(On March 4, 2016, a Conference was held at the United Nations: “Religious Pluralism and Tolerance: The Bahrain Model.” It was held under the sponsorship of the Kingdom of Bahrain, which prides itself on tolerance to citizens of its religious minorities. The Conference was opened by H.E. Dr. Shaikh Abdulla bin Ahmed bin Abdulla Al Khalifa, the Undersecretary of International Affairs of the Bahrain Ministry of Foreign Affairs. Participants in the Conference included representatives of various religions and countries, as well as members of the American government.
Among the invited speakers at the conference was Rabbi Marc D. Angel, Founder and Director, Institute for Jewish Ideas and Ideals. Here is a transcript of Rabbi Angel’s remarks.)
I was born and raised in Seattle, Washington, as were both of my parents. My grandparents had come to Seattle early in the 20th century from towns in Turkey. My ancestors had lived in the old Ottoman Empire since the expulsion of Jews from Spain in 1492. Spanish religious intolerance at that time was counter-balanced by Ottoman religious tolerance.
In Seattle, Jews were a tiny minority of the general population. Sephardic Jews — who had come to Seattle from Turkey and Rhodes — were a relatively small minority within the city’s Jewish population. My grandparents, like the other Sephardic immigrants, spoke Judeo-Spanish as their mother tongue. I thought it was perfectly natural and normal to grow up in Seattle with Turkish-born grandparents who spoke a medieval form of Spanish!
Aside from being part of a small minority of Sephardic Jews in Seattle, our family also was religiously traditional and most closely identified with Orthodox Judaism. Orthodoxy is a small minority among American Jews, consisting of perhaps 10% of American Jewry. Although I was a member of an extraordinarily minute segment of humanity, I learned to love my family’s traditions. I eventually became an Orthodox Sephardic rabbi, and an author of many works relating to Sephardic and Orthodox Jewish law, history, and worldview. Indeed, my life has been based on the truth and vitality of my religious beliefs and traditions.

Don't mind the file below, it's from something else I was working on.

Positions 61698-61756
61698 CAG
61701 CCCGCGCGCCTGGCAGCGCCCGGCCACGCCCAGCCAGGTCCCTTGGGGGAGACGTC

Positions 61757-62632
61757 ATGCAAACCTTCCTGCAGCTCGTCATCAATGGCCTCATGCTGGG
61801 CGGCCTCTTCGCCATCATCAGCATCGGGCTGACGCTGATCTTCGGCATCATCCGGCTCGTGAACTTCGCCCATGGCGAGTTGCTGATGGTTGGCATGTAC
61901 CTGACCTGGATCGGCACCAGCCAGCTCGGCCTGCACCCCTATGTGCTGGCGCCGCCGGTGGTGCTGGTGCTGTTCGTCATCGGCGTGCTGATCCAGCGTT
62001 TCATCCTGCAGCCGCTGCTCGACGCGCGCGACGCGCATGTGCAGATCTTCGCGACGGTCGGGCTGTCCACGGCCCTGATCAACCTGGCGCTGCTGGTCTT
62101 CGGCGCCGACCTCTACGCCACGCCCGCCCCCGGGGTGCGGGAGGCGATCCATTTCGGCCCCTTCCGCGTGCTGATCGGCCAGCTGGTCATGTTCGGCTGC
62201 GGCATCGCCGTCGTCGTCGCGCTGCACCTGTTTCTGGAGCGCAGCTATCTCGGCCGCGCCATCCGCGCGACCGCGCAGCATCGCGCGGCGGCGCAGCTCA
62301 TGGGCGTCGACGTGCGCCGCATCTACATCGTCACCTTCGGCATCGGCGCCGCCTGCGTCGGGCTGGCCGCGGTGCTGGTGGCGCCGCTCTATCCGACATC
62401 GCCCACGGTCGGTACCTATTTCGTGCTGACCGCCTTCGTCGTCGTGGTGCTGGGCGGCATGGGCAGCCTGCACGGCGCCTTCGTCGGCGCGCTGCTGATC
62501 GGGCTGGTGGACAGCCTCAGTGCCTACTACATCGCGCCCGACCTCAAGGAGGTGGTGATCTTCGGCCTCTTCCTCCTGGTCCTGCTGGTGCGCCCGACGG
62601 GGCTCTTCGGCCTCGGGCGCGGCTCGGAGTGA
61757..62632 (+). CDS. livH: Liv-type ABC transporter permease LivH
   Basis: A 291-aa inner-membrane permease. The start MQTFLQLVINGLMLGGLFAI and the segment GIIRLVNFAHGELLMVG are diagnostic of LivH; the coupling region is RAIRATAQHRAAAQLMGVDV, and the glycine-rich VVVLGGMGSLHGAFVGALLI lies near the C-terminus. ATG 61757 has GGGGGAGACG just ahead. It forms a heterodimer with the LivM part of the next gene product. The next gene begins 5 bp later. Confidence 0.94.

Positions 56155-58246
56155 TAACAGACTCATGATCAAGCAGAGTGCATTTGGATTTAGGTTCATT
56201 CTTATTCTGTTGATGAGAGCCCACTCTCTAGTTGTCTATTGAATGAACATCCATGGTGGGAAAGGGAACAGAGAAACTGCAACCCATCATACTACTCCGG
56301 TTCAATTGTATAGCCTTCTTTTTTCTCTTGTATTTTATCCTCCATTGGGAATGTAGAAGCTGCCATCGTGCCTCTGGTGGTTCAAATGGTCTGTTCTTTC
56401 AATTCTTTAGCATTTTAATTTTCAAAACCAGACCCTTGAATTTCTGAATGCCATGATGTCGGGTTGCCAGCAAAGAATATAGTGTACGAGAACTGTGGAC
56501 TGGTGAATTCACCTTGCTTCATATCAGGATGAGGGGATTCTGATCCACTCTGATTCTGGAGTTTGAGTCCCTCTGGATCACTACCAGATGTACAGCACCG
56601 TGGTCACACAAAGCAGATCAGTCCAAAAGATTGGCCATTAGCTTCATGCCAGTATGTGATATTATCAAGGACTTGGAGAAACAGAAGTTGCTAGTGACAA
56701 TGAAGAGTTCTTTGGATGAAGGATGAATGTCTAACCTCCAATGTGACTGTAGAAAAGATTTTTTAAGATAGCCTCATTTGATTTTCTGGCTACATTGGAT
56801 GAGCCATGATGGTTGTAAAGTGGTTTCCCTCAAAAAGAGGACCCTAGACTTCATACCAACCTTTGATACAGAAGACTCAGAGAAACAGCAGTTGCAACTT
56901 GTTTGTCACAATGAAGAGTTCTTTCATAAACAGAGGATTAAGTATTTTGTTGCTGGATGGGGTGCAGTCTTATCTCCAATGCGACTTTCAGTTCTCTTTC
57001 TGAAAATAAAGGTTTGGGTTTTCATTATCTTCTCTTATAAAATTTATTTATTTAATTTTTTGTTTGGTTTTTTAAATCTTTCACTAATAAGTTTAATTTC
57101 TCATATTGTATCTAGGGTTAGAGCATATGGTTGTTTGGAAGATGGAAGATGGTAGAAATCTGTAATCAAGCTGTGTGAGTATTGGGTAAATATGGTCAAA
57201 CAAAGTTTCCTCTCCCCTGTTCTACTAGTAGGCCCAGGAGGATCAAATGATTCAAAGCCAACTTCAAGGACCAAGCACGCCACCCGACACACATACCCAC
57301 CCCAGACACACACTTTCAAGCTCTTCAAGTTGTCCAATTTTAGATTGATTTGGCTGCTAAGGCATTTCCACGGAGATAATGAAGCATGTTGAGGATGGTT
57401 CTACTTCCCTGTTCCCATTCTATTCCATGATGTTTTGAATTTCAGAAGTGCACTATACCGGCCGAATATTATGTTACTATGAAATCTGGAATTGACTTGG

I strive to live according to the truth of my faith. Yet, I also am struck by a massive reality: I am part of a Sephardic Orthodox Jewish community that represents an infinitesimal percentage of humanity. There are at least seven billion other human beings who live according to their faiths, and who know little or nothing about mine. If I have the true way of life — one for which I am willing to live and die — how am I to relate to the overwhelming majority of human beings who do not share my faith?
Growing up as an Orthodox Sephardic Jew in Seattle, I learned very early in life that I had to be very strong in my faith and traditions in order to avoid being swallowed up by the overwhelming majority cultures. I also learned the importance of theological humility. It simply would make no sense to claim that I had God’s entire Truth and that seven billion human beings were living in spiritual darkness. I surely believed — and do believe — that I have a profound religious truth that guides my life. But I also believed — and do believe — that all human beings have equal access to God, since God has created each one of us in God’s image.
Some years ago, I read a parable (in the writings of Dr. Pinchas Polonsky) that helped me clarify my thinking. Imagine that you have carefully studied a painting day after day, year after year. You know every brush-stroke, color, shadow… you know every detail of the painting and you understand it to the extent humanly possible. And then, one day someone comes along and turns on the light. You then realize that the painting you had studied to perfection is actually part of a much larger canvas. As you stand back, you realize that you need to re-evaluate your thinking. The segment of the canvas that you have studied all these years has not changed; you still know every detail; it is still absolutely true. Yet, you must now study your truth in context of a much larger canvas.